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VCL 0403 1020

Artwork copyright (c) 1976 Metro-Goldwyn-Mayer Inc; review copyright (c) 2003 James Southall


Somewhat frustrating score has moments of brilliance, moments of boredom

Of all the scores released by Varese Sarabande on its "second generation" CD Club, the one that has attracted the most attention, the most praise has probably not been Hawaii or The Sand Pebbles or The Fury, but rather Laurence Rosenthal's The Return of a Man Called Horse.  Having never seen the film nor heard any of its music before, my expectations were therefore very high.  While it would be far too harsh of me to say they were completely dashed, I was certainly left wondering exactly what all the fuss is about.

Well, it's clear that the main theme is worth making a fuss about - expansive, incredibly beautiful, it's a stunning piece that could easily stand alongside the finest western themes.  It's more Dances with Wolves than The Magnificent Seven - and, indeed, that's not where the Dances with Wolves comparisons end.  Some of Rosenthal's more indigenous-type action music certainly seems like a precursor to John Barry's later efforts.  Where the two scores do differ is that whereas Barry brought a wealth of moving melodic material to the table, Rosenthal doesn't especially and relies instead on timbre and short snippets of melody.  There are, of course, exceptions - "The Yellow Hands in Despair" is really good, even though it sounds incredibly dated (and bear in mind, it was already 1976 when it was written) - but by and large I don't think this can compare with the numerous themes in Barry's later opus.

What does impress me is the more dissonant material heard in several tracks.  Never quite as harsh as something say Alex North might have written, it's very strong material all the same.  A good example is the very early "The Massacre".

While I seem to be saying nothing but good things, there are clear problems, not least the score's unevenness.  The fact that within a single track we can go from solo, subtle percussion to a massive burst of dissonance to a traditional Indian folk song back to the percussion just doesn't do it for me.  I've always felt that the best film scores have overcome sudden shifts in mood on-screen by offering a continuous musical commentary that takes one step back in order to maintain flow, but this score certainly doesn't do that.  Additionally, several cues just seem to plod along doing very little of anything, and these certainly grate.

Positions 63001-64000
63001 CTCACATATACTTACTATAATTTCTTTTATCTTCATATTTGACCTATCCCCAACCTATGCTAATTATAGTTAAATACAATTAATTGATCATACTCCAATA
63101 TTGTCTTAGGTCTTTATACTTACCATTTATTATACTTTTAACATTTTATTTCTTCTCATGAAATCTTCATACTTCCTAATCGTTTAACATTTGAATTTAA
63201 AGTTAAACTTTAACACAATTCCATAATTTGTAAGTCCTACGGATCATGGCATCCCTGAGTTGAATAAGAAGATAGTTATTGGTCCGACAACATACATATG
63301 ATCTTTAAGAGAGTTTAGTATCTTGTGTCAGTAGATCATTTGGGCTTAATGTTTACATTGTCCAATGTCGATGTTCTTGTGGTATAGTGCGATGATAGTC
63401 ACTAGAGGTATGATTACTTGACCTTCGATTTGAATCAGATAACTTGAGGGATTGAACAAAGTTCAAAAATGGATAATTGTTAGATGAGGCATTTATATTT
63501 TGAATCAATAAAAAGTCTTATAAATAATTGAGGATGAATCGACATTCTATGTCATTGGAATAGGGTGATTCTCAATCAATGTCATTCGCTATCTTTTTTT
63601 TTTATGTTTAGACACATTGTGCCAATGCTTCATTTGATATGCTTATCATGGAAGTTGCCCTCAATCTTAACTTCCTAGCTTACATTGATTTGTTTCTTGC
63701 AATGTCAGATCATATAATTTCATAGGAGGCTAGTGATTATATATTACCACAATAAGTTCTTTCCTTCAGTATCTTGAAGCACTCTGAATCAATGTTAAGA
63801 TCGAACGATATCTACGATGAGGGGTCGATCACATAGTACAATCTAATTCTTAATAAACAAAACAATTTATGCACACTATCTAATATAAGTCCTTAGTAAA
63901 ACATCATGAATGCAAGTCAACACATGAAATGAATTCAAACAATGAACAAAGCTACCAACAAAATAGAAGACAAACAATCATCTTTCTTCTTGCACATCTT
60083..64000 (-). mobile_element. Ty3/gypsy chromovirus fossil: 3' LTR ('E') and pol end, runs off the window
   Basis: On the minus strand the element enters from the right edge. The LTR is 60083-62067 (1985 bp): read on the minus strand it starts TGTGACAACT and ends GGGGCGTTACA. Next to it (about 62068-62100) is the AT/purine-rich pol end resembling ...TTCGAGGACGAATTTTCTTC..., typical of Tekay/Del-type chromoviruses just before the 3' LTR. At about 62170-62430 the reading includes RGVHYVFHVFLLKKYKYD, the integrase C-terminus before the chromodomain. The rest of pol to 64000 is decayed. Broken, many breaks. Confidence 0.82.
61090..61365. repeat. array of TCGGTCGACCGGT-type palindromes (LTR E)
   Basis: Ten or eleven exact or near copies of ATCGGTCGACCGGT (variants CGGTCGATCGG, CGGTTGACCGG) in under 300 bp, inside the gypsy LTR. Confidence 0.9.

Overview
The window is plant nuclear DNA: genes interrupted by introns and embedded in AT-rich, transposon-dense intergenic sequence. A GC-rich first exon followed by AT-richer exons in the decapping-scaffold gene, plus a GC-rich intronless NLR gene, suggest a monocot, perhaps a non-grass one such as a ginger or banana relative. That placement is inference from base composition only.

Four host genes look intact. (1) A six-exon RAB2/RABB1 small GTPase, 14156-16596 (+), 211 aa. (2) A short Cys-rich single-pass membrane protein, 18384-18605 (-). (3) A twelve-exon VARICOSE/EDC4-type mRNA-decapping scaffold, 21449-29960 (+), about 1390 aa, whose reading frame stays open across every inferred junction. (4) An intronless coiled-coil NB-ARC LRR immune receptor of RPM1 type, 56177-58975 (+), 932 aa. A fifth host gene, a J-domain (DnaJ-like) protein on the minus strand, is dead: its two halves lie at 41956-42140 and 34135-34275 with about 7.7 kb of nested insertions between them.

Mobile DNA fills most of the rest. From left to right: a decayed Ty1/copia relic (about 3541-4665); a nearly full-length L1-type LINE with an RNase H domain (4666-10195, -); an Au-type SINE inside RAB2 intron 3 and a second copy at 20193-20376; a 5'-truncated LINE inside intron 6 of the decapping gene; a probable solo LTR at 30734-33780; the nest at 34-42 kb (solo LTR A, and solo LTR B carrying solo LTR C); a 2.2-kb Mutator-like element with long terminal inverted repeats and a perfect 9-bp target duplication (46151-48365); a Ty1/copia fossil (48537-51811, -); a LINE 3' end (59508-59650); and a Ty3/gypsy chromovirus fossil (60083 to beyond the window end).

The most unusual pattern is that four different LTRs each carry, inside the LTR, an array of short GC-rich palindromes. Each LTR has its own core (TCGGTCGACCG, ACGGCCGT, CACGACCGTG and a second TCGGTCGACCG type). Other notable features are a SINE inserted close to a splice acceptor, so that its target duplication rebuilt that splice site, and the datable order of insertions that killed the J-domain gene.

The package is just as good as you might expect.  About 25 minutes of new music has been added to what was heard on the original LP, and sound quality throughout is excellent.  Michael McDonagh's liner notes include a short essay which is somewhat controversial (it claims Dances with Wolves is essentially the same movie with a different title and slates Costner's later film) and track-by-track analysis which features contributions from Rosenthal himself.

The music, though, really does underwhelm.  The opening cue is simply magnificent, a classic piece of film music - but the rest, I could take it or leave it.

Interestingly, the composer of the original A Man Called Horse was Leonard Rosenman, and jokey rumours persist that Rosenthal got the call for the sequel because someone had confused him with Rosenman. 


    1. The Return of a Man Called Horse (4:54)
    2. The Massacre (2:21)
    3. Morgan Haunted by his Memories (2:37)
    4. The Yellow Hands in Despair (3:14)
    5. Gifts for the Yellow Hands (3:03)
    6. The Hilltop (1:39)
    7. Preparation for the Ordeal (4:31)
    8. The Sun Vow (6:26)
    9. Raven's Sacrifice (1:35)
    10. The Benediction (1:42)
    11. The Buffalo Hunt (4:45)
    12. Buffalo Spirit Gone (2:44)
    13. Training for War (3:01)
    14. Portents (2:46)
    15. Battle at the Fort (6:35)
    16. The Young Chief / The New Life (7:08)